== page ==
Tissue development is guided by gradients of biomolecules that direct the growth, migration, and differentiation of cells. Biomedical engineers are interested in recreating these developmental gradients in adults to aid the growth of new tissue in areas that have sustained damage. Now, researchers are one step closer to this goal thanks to the creation of new 3D-printed scaffolds that enable researchers to release biomolecules into the body with exceptional control.
Researchers have devised a novel type of graphene oxide-based biosensor that could potentially significantly speed up the process of drug development. The outstanding properties of this carbon allotrope help to improve significantly the biosensing sensitivity, which in future may enable the development of new drugs and vaccines against many dangerous diseases including HIV, hepatitis and cancer.
Modern nanofabrication methods have contributed to recent progress in biosensor technology, but challenges remain in developing biosensor assembly platforms that meet important preparation and performance criteria. Now, a team of researchers has developed a new approach that meets at least three of these criteria: system modularity, good signal amplification, and easy purification.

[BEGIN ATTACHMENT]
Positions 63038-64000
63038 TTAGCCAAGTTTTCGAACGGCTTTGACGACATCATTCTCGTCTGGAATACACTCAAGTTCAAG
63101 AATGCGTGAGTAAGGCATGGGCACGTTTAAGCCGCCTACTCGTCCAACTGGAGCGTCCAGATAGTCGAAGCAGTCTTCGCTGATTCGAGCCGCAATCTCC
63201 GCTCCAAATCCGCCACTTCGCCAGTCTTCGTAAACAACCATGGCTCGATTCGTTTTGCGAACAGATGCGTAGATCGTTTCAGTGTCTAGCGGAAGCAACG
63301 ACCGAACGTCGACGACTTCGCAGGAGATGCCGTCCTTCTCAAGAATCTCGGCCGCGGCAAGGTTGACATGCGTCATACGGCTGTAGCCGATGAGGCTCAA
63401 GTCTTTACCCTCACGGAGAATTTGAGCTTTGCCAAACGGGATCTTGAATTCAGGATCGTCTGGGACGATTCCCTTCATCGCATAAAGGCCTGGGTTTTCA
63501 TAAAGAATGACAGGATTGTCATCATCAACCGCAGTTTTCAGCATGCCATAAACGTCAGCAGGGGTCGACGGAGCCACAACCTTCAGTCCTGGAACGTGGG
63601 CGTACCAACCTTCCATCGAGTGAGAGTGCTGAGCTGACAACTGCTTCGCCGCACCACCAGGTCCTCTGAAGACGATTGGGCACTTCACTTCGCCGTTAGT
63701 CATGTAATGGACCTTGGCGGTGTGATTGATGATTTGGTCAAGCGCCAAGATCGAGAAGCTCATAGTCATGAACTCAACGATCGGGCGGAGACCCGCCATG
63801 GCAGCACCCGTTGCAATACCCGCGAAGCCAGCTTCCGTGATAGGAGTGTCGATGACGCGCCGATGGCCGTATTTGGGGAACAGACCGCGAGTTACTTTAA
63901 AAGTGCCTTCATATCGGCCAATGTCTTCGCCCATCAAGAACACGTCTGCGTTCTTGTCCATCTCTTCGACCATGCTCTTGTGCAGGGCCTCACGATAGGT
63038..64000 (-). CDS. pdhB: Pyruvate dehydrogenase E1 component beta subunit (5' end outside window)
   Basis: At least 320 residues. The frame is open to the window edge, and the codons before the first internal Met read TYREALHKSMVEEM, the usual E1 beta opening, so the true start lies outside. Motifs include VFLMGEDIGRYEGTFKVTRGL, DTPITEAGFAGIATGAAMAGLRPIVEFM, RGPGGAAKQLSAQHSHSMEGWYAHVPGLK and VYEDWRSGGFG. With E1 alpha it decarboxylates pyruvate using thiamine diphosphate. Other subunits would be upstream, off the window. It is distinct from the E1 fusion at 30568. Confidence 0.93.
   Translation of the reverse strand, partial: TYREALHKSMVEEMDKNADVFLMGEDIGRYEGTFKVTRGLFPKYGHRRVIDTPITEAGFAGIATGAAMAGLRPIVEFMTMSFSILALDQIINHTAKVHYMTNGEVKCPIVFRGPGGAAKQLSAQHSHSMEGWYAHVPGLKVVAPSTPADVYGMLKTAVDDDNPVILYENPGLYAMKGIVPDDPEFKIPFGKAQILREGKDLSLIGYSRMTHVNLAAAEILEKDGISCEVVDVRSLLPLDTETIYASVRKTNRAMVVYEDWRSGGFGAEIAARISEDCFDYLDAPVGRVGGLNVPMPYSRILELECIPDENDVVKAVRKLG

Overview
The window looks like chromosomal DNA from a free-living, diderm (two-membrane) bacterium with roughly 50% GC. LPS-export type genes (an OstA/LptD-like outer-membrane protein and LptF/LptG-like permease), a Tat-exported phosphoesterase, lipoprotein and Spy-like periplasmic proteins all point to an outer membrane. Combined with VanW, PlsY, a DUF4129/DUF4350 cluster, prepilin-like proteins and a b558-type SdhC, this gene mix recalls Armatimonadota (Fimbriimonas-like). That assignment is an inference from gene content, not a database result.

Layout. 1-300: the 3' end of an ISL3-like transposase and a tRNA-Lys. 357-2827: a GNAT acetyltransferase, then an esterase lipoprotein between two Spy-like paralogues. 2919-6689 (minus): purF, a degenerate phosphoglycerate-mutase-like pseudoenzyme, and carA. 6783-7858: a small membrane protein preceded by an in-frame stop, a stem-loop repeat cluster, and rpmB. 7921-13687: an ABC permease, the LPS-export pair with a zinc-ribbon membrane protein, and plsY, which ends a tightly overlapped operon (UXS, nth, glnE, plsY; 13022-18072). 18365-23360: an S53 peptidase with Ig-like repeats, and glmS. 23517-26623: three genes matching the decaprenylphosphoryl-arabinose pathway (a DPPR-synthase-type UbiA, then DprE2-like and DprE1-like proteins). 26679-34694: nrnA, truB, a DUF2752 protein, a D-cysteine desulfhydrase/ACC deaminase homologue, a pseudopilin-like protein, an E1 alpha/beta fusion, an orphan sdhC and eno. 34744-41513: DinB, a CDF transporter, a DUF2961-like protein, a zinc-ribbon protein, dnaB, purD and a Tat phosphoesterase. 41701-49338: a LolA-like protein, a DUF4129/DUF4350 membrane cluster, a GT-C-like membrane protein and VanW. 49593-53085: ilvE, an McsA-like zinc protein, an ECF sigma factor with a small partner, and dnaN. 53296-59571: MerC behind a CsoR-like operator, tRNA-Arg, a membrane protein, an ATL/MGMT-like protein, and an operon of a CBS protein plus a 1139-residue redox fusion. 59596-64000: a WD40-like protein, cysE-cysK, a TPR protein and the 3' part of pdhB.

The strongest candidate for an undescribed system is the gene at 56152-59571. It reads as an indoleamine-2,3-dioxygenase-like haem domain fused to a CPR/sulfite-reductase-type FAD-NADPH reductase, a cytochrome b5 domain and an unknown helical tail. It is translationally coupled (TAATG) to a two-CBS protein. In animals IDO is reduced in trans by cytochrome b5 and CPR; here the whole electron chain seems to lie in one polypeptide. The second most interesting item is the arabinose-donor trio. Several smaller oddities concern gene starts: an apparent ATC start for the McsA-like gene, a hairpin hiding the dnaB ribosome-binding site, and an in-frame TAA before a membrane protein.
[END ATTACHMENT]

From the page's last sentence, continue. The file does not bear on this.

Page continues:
Invention of the first integrated circularly polarized light detector on a silicon chip opens the door for development of small, portable sensors that could expand the use of polarized light for drug screening, surveillance, optical communications and quantum computing, among other potential applications.
Scientists have developed a worldwide unique broadband and coherent infrared light source. The record peak brilliance of the light source makes it an ultrasensitive detector for the infrared molecular finger print region, ideal to detect minute changes in the spectral features from cells or tissue which are tell-tale signs of DNA mutation or the presence of cellular malfunctions such as cancer.
In 1952, the legendary British mathematician and cryptographer Alan Turing proposed a model, which assumes formation of complex patterns through chemical interaction of two diffusing reagents. Russian scientists managed to prove that the corneal surface nanopatterns in 23 insect orders completely fit into this model.
Scientists have used a powerful microscope to image the three-dimensional positions of individual atoms to a precision of 19 trillionths of a meter, which is several times smaller than a hydrogen atom.